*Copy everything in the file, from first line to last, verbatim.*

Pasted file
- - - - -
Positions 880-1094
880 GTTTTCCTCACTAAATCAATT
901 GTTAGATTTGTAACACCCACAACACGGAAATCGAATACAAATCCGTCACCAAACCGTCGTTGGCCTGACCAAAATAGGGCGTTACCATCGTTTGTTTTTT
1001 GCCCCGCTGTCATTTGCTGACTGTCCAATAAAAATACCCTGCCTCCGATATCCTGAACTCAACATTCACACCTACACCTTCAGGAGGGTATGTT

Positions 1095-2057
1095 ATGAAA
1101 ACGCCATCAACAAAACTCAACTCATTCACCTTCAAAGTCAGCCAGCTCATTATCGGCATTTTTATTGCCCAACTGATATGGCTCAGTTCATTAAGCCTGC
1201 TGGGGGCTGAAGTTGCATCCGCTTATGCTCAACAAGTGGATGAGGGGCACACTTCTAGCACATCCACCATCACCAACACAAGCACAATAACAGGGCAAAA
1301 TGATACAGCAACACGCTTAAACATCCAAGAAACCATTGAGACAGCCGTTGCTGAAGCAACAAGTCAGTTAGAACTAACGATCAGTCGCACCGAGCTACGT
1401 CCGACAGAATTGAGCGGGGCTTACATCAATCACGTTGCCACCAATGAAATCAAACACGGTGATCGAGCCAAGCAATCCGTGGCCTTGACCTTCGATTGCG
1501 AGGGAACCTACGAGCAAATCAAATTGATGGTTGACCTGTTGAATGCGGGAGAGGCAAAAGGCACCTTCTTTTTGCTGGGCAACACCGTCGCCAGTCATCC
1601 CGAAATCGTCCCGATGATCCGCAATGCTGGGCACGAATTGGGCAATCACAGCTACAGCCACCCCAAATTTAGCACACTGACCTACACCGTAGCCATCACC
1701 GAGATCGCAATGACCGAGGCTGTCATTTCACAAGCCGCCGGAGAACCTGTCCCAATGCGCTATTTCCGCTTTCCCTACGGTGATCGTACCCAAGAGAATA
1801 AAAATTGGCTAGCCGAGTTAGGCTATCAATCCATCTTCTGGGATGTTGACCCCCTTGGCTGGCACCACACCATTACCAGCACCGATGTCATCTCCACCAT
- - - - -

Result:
Positions 880-1094
880 GTTTTCCTCACTAAATCAATT
901 GTTAGATTTGTAACACCCACAACACGGAAATCGAATACAAATCCGTCACCAAACCGTCGTTGGCCTGACCAAAATAGGGCGTTACCATCGTTTGTTTTTT
1001 GCCCCGCTGTCATTTGCTGACTGTCCAATAAAAATACCCTGCCTCCGATATCCTGAACTCAACATTCACACCTACACCTTCAGGAGGGTATGTT

Positions 1095-2057
1095 ATGAAA
1101 ACGCCATCAACAAAACTCAACTCATTCACCTTCAAAGTCAGCCAGCTCATTATCGGCATTTTTATTGCCCAACTGATATGGCTCAGTTCATTAAGCCTGC
1201 TGGGGGCTGAAGTTGCATCCGCTTATGCTCAACAAGTGGATGAGGGGCACACTTCTAGCACATCCACCATCACCAACACAAGCACAATAACAGGGCAAAA
1301 TGATACAGCAACACGCTTAAACATCCAAGAAACCATTGAGACAGCCGTTGCTGAAGCAACAAGTCAGTTAGAACTAACGATCAGTCGCACCGAGCTACGT
1401 CCGACAGAATTGAGCGGGGCTTACATCAATCACGTTGCCACCAATGAAATCAAACACGGTGATCGAGCCAAGCAATCCGTGGCCTTGACCTTCGATTGCG
1501 AGGGAACCTACGAGCAAATCAAATTGATGGTTGACCTGTTGAATGCGGGAGAGGCAAAAGGCACCTTCTTTTTGCTGGGCAACACCGTCGCCAGTCATCC
1601 CGAAATCGTCCCGATGATCCGCAATGCTGGGCACGAATTGGGCAATCACAGCTACAGCCACCCCAAATTTAGCACACTGACCTACACCGTAGCCATCACC
1701 GAGATCGCAATGACCGAGGCTGTCATTTCACAAGCCGCCGGAGAACCTGTCCCAATGCGCTATTTCCGCTTTCCCTACGGTGATCGTACCCAAGAGAATA
1801 AAAATTGGCTAGCCGAGTTAGGCTATCAATCCATCTTCTGGGATGTTGACCCCCTTGGCTGGCACCACACCATTACCAGCACCGATGTCATCTCCACCAT